Transportation officials consider closing dangerous rail crossing
Transportation officials are considering several options that would pave the way for closing a dangerous street-level rail crossing on the Los Angeles-Glendale border.
For years, the two cities have butted heads over the Doran Street crossing, which rail officials have said has the highest potential for disaster out of 312 crossings because of an adjacent propane facility, tanker truck traffic and vehicles that regularly stop on the tracks. Glendale has been pushing to close the crossing, but Los Angeles has argued it needs to remain open for emergency access.
Now the Los Angeles County Metropolitan Transportation Authority is reviewing several options for an overpass and other roadwork that would not only close the Doran Street crossing but prepare the area for high-speed rail, which will require traffic crossings along the route to be flyovers for safety reasons.
Just how much the overpass project would cost depends on what form it takes. Cost analyses won’t be completed until after the alternatives are whittled down, MTA project manager Dan Sepulveda said, but the MTA already has $40 million earmarked.
But with the California High-Speed Rail Authority slated to contribute funding to the overpass project, Sepulveda, who presented the options at a meeting in Atwater this month, said the partnership is a way to “get more bang for our taxpayers’ buck.”
The options include:
• Build a flyover that spans Doran Street and loops around Commercial Street on the Glendale side of the tracks.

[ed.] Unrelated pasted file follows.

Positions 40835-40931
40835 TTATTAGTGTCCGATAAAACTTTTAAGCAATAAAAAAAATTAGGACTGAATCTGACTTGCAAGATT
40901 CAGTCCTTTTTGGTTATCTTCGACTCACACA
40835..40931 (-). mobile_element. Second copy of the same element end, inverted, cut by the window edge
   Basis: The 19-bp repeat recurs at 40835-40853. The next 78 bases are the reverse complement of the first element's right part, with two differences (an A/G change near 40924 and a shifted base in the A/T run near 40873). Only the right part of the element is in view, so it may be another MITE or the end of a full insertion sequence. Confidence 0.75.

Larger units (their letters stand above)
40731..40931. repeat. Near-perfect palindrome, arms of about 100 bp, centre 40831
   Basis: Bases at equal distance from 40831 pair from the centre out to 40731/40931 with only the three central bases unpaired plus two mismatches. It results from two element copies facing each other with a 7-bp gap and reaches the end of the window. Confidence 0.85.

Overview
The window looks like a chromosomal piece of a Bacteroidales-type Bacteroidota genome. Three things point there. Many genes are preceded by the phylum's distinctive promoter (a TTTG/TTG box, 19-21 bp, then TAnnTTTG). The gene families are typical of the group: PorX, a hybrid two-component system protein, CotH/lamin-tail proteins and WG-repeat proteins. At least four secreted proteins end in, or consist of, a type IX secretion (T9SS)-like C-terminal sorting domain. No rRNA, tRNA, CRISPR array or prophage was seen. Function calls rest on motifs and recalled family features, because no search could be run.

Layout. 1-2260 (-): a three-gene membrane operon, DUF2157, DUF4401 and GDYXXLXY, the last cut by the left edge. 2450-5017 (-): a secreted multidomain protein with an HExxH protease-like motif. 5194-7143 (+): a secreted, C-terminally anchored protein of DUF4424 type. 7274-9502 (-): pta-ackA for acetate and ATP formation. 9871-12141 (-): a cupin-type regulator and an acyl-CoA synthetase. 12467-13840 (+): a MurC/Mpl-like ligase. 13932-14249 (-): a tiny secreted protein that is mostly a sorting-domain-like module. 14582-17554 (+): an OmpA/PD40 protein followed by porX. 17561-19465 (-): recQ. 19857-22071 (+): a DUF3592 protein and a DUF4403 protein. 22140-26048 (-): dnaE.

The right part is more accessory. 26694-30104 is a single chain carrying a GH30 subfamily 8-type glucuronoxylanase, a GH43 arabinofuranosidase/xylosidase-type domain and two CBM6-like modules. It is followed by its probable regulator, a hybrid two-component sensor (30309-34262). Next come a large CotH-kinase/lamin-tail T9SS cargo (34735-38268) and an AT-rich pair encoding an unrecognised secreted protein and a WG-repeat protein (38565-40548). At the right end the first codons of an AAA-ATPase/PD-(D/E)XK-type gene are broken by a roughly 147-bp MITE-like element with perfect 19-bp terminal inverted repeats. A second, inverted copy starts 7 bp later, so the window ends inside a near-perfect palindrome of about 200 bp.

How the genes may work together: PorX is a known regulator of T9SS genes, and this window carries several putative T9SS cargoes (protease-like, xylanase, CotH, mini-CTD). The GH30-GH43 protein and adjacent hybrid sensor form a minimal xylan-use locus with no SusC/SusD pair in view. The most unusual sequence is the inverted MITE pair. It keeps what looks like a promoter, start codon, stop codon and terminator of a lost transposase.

Extend Doran Street on the L.A. side north under the 134 Freeway to connect with Fairmont Avenue, as well as an overpass that would extend from California Street to Exchange and Sperry streets.
Extend Doran Street to Fairmont Avenue beneath the freeway and build an overpass to the Los Angeles side of San Fernando Road between Salem Street and Wilson Avenue.
Extend Doran Street to Fairmont Avenue beneath the freeway and build an overpass between Salem Street and Wilson Avenue that also connects to Brazil Street.
Even if the controversial high-speed rail project — which is expected to be built at the same level as the current tracks along San Fernando Road — weren’t part of the picture, transportation officials say an overpass is necessary to improve traffic safety in the area.
“Regardless if high-speed rail comes or not, there is the problem today,” said Pat Somerville, an MTA consultant.
More public outreach meetings on the overpass project are expected to take place this spring and summer, with a final plan to be selected next year.
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